Freedman's highly acclaimed Jew vs. Jew: The Struggle for the Soul of American Jewry was a national best seller when it came out in 2000. The book also won the National Jewish Book Award in the same year. The factions of modern American Judaism—Reform, Conservative, and Orthodox—are studied, and the author concludes that despite the economic and social successes of Jews as a segment of U.S. society, their factionalism threatens to destroy them as a people. Praising the work as "beautifully written, replete with insightful and often heart-wrenching vignettes" in a review for Society, William B. Helmreich dubbed Jew vs. Jew "a clarion call to American Jewry to put its own house in order lest that house crumble into nothingness."
In his 2005 book, Who She Was: My Search for My Mother's Life, Freedman looks back on the life of his mother who died at the age of fifty from cancer when the author was only nineteen. He tells of his mother's life as a lovely young woman growing up in the East Bronx among Jewish Eastern European immigrants, her life working during World War II, and the loss of her real love because he was a Catholic. The author also reflects on his own regrets for his lack of attention to his mother while he was an undergraduate and she was dying. GraceAnne A. DeCandido, writing in Booklist, noted that the author "has written a vivid story, her story, with all the narrative energy of a novel." Referring to Who She Was as "thoughtful," a Publishers Weekly contributor went on to note in the same review: "The book's final section shares some deeply captivating moments."
Freedman's next book, Letters to a Young Journalist, presents an extended conversation with young, budding journalists, from kids on high school newspapers to graduates starting their first jobs. In the process, the author covers a wide range of topics, such as beat coverage, conducting research, radio documentaries, and Internet blogs. The author also gives a historical overview of the major successes and failures in American journalism as well as the highs and lows of his own career. School Library Journal contributor Ted Westervelt wrote that the author "offers valuable advice based on his experiences and the collective wisdom of … colleagues." Writing in Booklist, Vanessa Bush noted that "Freedman speaks very directly and personally, offering encouragement with equal portions of rea."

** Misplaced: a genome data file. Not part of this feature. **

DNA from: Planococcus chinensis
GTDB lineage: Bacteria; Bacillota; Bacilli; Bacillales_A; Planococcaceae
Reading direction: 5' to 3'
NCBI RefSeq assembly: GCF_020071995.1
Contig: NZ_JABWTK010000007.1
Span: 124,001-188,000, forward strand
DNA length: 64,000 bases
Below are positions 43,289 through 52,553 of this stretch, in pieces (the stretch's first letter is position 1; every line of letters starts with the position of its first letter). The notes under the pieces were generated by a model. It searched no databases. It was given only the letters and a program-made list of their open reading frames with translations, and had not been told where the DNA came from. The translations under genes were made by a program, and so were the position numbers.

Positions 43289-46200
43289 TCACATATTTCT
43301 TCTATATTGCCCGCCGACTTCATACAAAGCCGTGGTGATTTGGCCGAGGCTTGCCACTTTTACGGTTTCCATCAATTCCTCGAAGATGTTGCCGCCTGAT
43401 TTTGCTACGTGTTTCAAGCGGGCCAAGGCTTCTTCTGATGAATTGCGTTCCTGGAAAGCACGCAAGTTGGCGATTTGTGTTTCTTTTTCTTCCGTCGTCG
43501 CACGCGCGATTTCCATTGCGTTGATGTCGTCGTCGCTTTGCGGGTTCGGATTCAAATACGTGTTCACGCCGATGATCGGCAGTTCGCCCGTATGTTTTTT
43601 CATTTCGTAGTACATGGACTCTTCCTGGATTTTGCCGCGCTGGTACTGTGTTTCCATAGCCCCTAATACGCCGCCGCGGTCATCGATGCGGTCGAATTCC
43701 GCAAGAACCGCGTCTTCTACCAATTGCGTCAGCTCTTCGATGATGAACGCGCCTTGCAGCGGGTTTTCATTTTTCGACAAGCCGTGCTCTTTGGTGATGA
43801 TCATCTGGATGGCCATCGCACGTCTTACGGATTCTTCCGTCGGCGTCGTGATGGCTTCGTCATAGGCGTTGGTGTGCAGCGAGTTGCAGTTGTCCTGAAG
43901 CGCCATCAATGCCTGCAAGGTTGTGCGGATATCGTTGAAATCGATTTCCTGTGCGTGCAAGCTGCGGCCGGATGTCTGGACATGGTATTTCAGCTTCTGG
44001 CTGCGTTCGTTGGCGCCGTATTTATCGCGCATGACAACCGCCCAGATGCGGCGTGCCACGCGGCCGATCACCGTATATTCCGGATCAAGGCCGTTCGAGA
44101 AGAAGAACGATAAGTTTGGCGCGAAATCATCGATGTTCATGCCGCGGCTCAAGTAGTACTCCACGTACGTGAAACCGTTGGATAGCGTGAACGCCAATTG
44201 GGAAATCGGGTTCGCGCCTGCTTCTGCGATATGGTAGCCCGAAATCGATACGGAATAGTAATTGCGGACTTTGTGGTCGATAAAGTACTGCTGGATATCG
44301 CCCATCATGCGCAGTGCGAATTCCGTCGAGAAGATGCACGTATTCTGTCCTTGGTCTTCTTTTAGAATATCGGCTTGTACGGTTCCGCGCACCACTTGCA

BIOGRAPHICAL AND CRITICAL SOURCES:
Booklist, April 1, 2005, GraceAnne A. DeCandido, review of Who She Was: My Search for My Mother's Life, p. 1338; March 1, 2006, Vanessa Bush, review of Letters to a Young Journalist, p. 47.
Insight on the News, October 28, 1996, Jeffrey Hart, review of The Inheritance: How Three Families and America Moved from Roosevelt to Reagan and Beyond, p. 33.
Kirkus Reviews, January 15, 2005, review of Who She Was, p. 99.
Knight Ridder/Tribune News Service, September 13, 2000, Carlin Romano, review of Jew vs. Jew: The Struggle for the Soul of American Jewry, p. K7674.
Library Journal, December 1, 2004, Barbara Hoffert, review of Who She Was, p. 92.
Mother Jones, April 13, 2005, Julian Brookes, "Who She Was: An Interview with Samuel G. Freedman.
Nation, July 26, 1993, Stephanie Gutman, review of Upon This Rock: The Miracles of a Black Church, p. 150.
National Review, March 15, 1993, David L. Kirp, review of Upon This Rock, p. 69.
New York Times, October 11, 1996, Alan Ehrenhalt, "From the New Deal to a Disgust with Government," p. B19; August 17, 2000, Jonathan Rosen, review of Jew vs. Jew, p. B9.
New York Times Book Review, September 22, 1996, James M. McPherson, "Grandchild of the New Deal," p. 15; September 3, 2000, Stephen J. Whitfield, review of Jew vs. Jew, p. B16; April 24, 2005, Joyce Johnson, "Who She Was: Bronx Bombshell."
Publishers Weekly, February 21, 2000, review of Jew vs. Jew, p. 50; September 9, 1996, Wendy Smith, "Samuel G. Freedman: History in Three Dimensions," p. 60; March 7, 2005, review of Who She Was, p. 60; February 20, 2006, review of Letters to a Young Journalist, p. 152.
School Library Journal, September, 2006, Ted Westervelt, review of Letters to a Young Journalist, p. 250.
Society, May-June, 2002, William B. Helmreich, review of Jew vs. Jew, p. 95.
Time, June 4, 1990, review of Small Victories: The Real World of a Teacher, Her Students, and Their High School, p. 84.
Beliefnet,http://www.beliefnet.com/ (April 21, 2008), David Greenberg, review of Jew vs. Jew.
Columbia University Journalism School Web site,http://www.journalism.columbia.edu/ (April 4, 2008), faculty profile of author.
Samuel G. Freedman Home Page,http://www.samuelfreedman.com (July 9, 2002).